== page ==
123

I have a series of strings which are full paths to files. I'd like to save just the filename, without the file extension and the leading path. So from this:

c:\temp\myfile.txt

to

myfile

I'm not actually iterating through a directory, in which case something like PowerShell's basename property could be used, but rather I'm dealing with strings alone.

1
  • 8
    many answers are not taking in account second part of the question. When Get-Item, Get-ChildItem, or their aliases ls, dir, gi, gci are used, the file from the tested string must exist. When we are checking a series of string and not iterating through a directory, it must be assumed those files doesn't need to exist on computer where this script will be run. – papo Jul 26 '17 at 6:21

13 Answers 13

127

There's a handy .NET method for that:

C:\PS> [io.path]::GetFileNameWithoutExtension("c:\temp\myfile.txt")
myfile
4
  • This method name is misleading... it seems to get the file name without the extension or the file path. That's useful if it's what you want, but a deal-breaker if you only want to remove the extension... which someone finding this method would be led to believe. – TylerH Apr 22 at 20:34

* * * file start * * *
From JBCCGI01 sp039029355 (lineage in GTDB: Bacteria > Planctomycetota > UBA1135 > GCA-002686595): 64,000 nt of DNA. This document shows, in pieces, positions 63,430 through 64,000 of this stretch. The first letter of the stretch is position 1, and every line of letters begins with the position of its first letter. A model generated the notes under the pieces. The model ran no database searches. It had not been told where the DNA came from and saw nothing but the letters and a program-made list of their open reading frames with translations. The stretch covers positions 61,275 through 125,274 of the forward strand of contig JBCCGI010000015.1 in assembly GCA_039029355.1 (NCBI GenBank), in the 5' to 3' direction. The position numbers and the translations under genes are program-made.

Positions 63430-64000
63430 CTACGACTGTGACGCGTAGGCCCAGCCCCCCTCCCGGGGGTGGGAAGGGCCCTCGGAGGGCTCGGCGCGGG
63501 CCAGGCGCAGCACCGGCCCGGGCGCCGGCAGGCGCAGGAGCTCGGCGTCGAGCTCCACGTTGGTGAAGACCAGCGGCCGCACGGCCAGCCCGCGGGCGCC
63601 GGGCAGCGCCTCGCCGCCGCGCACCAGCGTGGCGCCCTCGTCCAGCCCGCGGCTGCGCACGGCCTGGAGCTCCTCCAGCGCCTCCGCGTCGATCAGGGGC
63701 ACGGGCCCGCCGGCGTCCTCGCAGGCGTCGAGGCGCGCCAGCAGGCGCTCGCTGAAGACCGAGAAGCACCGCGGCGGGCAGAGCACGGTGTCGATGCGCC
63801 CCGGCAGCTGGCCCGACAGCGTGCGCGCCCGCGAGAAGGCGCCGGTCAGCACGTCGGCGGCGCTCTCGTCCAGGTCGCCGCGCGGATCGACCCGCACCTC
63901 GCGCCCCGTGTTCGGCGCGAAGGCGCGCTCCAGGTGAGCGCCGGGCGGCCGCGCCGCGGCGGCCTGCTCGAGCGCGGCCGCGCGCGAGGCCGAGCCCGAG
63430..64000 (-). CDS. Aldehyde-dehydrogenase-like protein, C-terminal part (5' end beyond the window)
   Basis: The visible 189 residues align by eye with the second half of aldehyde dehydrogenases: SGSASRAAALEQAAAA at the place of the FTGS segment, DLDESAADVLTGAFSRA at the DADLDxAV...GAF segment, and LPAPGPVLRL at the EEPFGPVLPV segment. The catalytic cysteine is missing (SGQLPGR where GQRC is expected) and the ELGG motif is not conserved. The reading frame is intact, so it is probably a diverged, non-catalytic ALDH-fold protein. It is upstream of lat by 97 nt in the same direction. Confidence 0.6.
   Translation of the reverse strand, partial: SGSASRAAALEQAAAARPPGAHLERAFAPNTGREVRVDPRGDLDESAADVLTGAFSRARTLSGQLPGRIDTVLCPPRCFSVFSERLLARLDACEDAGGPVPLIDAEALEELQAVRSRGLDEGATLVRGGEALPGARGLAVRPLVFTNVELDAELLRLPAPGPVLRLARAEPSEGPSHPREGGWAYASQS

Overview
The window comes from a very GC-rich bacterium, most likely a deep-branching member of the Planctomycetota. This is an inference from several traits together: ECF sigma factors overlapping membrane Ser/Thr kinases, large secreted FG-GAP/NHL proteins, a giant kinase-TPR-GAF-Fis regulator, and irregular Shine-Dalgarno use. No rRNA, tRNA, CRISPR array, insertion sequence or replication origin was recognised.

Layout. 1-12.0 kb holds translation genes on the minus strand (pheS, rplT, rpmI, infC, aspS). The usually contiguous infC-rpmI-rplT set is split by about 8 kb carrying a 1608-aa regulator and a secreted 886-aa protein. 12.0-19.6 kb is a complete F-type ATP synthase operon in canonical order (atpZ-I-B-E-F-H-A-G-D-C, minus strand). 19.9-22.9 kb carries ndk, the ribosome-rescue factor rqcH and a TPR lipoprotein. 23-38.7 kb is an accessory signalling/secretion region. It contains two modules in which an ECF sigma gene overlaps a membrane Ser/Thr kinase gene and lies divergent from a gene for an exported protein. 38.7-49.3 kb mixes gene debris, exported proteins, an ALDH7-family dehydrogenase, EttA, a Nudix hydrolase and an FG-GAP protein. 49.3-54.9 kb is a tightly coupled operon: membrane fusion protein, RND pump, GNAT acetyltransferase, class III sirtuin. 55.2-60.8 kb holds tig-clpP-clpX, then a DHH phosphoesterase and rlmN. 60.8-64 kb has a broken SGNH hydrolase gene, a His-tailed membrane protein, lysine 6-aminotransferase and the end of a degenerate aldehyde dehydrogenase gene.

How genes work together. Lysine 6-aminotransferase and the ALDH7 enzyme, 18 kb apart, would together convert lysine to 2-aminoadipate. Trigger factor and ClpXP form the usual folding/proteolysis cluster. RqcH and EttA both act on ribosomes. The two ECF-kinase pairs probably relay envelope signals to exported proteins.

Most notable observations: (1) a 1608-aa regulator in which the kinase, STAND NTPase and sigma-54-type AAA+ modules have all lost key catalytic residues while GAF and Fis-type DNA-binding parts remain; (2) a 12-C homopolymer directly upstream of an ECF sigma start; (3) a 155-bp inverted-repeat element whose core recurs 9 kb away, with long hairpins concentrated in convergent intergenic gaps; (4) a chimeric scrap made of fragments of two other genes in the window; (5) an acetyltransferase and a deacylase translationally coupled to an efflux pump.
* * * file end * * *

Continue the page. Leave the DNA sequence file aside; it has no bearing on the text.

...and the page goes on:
• These days, on PowerShell v7, I'd simply use Split-Path C:\temp\myfile.txt -LeafBase. – Keith Hill Apr 23 at 20:10
  • @KeithHill thanks! -LeafBase was introduced in powershell v6 for anyone else curious – Crescent Fresh May 3 at 13:00
  • 1
    @TylerH I don't find this method name misleading. Rather, I find it to be quite consistent with [io.path]::GetFileName. I would say that GetFileName is quite clear in its intent and GetFileNameWithoutExtension should do the same thing--without the extension. – stritch000 May 18 at 21:08
113

Way easier than I thought to address the issue of displaying the full path, directory, file name or file extension.

$PSCommandPath
(Get-Item $PSCommandPath ).Extension